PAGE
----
Election Links Roundup

gettysburg-october-2016
This copse of trees in Gettysburg, PA represents the high water mark of the Confederacy. By coincidence, I took a weekend camping trip there with my wife and some friends the same time Trump was there for a recent rally.

I gotta say, not a whole lot has changed in this election since I was routinely blogging here twice or three times a week. Since my thinking has not really changed much throughout this campaign, I’m happy to let the following pieces stand in for my laziness these past couple months.

  1. As some in the country are still trying to decide whether their concerns (long-held and genuine, I’m sure) over email and server management practices are worse than their fears of a know-nothing, racist fascist with impulse control issues gaining control over the country’s nuclear arsenal, “Presidential Elections are Not National Psychodramas” is a good place to start. Generally speaking, we’re voting to empower the leader of a particular political party to lead the country. We’re not choosing a best friend.
  2. In a similar vein, “Voting is About Empowering the Political Movement with Which You Agree Most” argues that any given candidate is going to have moral flaws. While I maintain that Donald Trump is an exception to the norm that most candidates who receive a major party’s presidential nomination are fit to serve as president, I won’t argue too much with voters who insist they want Trump to win because they agree with his policies.
  3. In my most widely read piece ever – “An Open Letter to Sanders Supporters” – I make the case that Bernie Sanders and Clinton are part of the same political movement and with Sanders’ defeat looming, his supporters would do well to make their peace with Clinton’s nomination and work to influence her policies. In the end, Sanders acquitted himself very well in defeat, as did most of his supporters.
  4. “Your Vote is Not a Special Snowflake, Except When It Is” is about how voting for a non-major party’s candidate is at best a waste of one’s vote, and at worst it can throw the election to the candidate a voter least prefers. That’s what happened when enough voters in Florida voted for Ralph Nader and swung the presidency to George W. Bush over Al Gore in 2000. I voted for Nader that year and regret that vote to this day. I should add that in this year’s election, third party voters still make up around 6 to 8% of the population. In the infamous 2000 election, it only took 3.75% of all voters to choose third party and produce a worst case result. There’s a little too much volatility out there in the polling, and I agree more with Nate Silver’s relatively pessimistic assessment here that Trump’s odds are more like 2 to 1. I still think he’ll lose, but unfortunately, a Trump victory wouldn’t shock me at all.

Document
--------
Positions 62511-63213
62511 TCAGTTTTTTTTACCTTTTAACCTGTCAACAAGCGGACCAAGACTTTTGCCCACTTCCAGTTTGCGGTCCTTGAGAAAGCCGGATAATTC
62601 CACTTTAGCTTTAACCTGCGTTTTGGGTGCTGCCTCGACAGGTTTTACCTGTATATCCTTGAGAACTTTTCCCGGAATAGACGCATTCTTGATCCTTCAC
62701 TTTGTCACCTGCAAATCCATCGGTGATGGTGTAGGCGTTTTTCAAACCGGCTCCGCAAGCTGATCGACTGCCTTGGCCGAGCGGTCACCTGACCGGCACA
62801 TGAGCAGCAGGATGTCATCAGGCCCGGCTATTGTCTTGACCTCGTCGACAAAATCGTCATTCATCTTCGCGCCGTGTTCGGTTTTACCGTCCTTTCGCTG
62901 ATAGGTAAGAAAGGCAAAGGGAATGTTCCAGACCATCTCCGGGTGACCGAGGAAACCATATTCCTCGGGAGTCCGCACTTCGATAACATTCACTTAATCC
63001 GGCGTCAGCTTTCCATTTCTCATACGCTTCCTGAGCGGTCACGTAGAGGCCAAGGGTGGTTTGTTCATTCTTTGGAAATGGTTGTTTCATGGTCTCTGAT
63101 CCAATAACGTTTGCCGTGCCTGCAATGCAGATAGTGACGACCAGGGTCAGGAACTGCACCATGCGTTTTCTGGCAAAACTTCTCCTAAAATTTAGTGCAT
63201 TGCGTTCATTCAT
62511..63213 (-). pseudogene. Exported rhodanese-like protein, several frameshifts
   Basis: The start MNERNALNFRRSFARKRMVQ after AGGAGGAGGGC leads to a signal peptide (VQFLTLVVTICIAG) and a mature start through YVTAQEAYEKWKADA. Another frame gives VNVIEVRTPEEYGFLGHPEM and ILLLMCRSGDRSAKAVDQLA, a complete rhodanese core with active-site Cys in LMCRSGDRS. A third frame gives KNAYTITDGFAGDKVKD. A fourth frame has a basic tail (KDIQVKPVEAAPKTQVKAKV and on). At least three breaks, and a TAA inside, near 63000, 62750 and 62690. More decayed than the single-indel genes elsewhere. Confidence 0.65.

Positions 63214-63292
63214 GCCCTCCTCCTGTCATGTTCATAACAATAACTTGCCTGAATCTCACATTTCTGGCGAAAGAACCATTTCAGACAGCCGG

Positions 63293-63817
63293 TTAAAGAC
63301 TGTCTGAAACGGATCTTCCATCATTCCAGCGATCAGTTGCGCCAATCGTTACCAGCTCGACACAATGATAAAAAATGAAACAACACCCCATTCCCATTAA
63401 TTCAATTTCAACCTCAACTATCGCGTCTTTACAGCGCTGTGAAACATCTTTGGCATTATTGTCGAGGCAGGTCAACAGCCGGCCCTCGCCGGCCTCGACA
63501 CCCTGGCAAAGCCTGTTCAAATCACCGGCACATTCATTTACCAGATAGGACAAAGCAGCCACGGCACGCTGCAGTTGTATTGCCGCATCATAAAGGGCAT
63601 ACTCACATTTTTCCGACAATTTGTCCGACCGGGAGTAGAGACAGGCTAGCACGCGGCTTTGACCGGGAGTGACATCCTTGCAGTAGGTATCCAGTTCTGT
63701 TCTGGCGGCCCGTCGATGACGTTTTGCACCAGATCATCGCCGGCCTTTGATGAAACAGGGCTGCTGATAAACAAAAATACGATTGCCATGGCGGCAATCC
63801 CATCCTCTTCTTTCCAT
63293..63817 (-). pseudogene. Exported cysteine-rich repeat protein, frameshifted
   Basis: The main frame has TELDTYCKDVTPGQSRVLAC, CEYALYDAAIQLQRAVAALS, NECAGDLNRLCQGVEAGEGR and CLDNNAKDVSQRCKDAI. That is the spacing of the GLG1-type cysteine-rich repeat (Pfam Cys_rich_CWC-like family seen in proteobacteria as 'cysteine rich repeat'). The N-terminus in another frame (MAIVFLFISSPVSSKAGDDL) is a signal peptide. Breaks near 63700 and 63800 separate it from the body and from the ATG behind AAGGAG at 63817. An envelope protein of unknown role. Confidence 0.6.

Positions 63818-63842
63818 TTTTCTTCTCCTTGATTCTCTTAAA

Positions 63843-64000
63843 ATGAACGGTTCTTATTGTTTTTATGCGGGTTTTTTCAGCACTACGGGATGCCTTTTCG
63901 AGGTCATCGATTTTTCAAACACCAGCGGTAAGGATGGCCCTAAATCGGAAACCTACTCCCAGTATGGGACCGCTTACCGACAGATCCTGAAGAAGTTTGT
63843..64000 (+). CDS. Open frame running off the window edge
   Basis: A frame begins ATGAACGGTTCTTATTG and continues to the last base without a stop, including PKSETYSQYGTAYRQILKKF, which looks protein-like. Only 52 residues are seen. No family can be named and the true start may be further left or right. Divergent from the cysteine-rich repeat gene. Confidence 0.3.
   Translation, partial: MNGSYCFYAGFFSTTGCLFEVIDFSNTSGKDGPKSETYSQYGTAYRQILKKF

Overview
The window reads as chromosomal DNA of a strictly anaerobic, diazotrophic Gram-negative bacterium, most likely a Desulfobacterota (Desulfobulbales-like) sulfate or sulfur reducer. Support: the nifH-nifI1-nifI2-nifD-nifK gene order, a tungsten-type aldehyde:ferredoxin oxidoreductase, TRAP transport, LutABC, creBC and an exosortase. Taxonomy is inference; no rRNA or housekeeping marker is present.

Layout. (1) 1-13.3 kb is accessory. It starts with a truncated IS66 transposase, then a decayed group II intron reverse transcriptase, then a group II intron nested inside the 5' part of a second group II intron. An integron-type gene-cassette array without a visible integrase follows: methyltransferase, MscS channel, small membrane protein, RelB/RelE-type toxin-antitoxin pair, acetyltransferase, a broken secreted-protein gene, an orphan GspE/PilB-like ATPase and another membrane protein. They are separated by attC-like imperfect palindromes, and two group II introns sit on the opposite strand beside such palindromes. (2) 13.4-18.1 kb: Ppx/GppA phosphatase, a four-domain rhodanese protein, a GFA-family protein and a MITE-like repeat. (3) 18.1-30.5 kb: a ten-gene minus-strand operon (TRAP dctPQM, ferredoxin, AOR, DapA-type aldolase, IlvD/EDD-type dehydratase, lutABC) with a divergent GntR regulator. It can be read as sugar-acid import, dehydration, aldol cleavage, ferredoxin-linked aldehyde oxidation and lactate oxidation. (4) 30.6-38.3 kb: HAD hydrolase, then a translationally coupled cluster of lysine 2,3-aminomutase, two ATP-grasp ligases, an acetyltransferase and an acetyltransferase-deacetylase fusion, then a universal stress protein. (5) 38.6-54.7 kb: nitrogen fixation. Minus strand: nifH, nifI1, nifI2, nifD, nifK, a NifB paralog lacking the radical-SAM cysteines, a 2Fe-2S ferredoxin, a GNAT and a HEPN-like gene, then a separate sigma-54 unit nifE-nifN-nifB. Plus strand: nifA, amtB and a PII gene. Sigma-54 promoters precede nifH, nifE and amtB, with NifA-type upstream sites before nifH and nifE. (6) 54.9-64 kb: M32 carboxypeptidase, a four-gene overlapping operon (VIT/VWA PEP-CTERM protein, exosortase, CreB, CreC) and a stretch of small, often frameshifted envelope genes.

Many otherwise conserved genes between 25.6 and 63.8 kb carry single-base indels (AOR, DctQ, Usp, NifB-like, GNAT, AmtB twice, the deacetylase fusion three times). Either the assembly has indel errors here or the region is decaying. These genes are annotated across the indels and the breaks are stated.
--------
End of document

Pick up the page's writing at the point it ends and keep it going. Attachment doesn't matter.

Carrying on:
5. My first piece, here, shows that the Democratic and Republican parties have very different agendas. They are in consistently stark ideological opposition to each other. Also, modern elected Republican officials behave in manners that are way out of line with previous norms, and they bear much more of the responsibility for Washington gridlock and dysfunction. There is no significant Democratic behavior that is equivalent. Both sides do not do it.
  6. On Trump, I wrote “Surprise! Donald Trump Appeals to White Nationalists” over a year ago and it holds up well. In “How I Got Trump Right” – well, that one is self-explanatory.

I’ll be going out to vote for Clinton as soon as I finish my coffee. Exercise your right to vote if you haven’t done so already. I urge you to also cast your vote for Clinton. That would be a vote cast for a solid and competent center-left Democratic candidate, and it’s no small thing that she’d be our first female president. On top of those, it’s very important to keep Trump – a know-nothing, racist fascist with impulse control issues – out of the White House. Finally, I urge you to vote a straight Democratic ticket. Especially if you live in a state where there’s a competitive Senate race, vote for the Democrat. It’s important that Clinton have at least one chamber of Congress on her side. Also, it’s becoming clear that Republicans will refuse to let Clinton fill Supreme Court vacancies should they retain control of the Senate. Republicans’ continued obstructionist behavior cannot be rewarded.

 

 

 

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